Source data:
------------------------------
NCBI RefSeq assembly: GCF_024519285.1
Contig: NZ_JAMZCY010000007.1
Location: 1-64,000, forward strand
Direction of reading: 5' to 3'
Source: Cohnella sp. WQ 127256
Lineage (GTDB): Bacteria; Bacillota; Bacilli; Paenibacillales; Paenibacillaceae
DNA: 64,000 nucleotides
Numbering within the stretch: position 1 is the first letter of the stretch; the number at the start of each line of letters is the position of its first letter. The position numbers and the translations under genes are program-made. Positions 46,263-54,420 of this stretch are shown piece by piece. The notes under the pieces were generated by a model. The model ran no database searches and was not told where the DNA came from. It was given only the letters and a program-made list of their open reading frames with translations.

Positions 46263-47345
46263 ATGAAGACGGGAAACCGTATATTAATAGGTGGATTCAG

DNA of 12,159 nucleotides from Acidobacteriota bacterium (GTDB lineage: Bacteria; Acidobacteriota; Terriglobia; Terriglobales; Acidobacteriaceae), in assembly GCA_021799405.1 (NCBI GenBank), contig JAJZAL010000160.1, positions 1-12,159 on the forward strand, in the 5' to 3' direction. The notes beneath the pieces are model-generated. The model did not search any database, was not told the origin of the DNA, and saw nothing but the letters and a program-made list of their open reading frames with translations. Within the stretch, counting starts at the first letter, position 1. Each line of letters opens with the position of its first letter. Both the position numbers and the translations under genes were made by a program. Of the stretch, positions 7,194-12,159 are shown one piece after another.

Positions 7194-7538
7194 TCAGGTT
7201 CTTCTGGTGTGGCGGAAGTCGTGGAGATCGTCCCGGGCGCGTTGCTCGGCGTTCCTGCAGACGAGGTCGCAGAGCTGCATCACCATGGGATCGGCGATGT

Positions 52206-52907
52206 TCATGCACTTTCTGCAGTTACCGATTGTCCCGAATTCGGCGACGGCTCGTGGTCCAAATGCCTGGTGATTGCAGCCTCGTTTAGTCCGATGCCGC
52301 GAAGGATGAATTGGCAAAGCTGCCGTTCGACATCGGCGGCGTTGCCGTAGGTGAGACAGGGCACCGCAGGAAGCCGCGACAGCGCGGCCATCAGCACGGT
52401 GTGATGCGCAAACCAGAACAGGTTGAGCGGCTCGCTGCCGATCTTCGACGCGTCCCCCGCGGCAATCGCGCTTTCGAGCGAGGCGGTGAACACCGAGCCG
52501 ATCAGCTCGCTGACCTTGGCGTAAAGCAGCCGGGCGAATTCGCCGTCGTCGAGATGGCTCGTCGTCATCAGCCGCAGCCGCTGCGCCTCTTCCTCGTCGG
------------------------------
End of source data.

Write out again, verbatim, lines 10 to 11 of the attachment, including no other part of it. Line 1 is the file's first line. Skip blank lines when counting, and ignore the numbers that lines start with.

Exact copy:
46263 ATGAAGACGGGAAACCGTATATTAATAGGTGGATTCAG

DNA of 12,159 nucleotides from Acidobacteriota bacterium (GTDB lineage: Bacteria; Acidobacteriota; Terriglobia; Terriglobales; Acidobacteriaceae), in assembly GCA_021799405.1 (NCBI GenBank), contig JAJZAL010000160.1, positions 1-12,159 on the forward strand, in the 5' to 3' direction. The notes beneath the pieces are model-generated. The model did not search any database, was not told the origin of the DNA, and saw nothing but the letters and a program-made list of their open reading frames with translations. Within the stretch, counting starts at the first letter, position 1. Each line of letters opens with the position of its first letter. Both the position numbers and the translations under genes were made by a program. Of the stretch, positions 7,194-12,159 are shown one piece after another.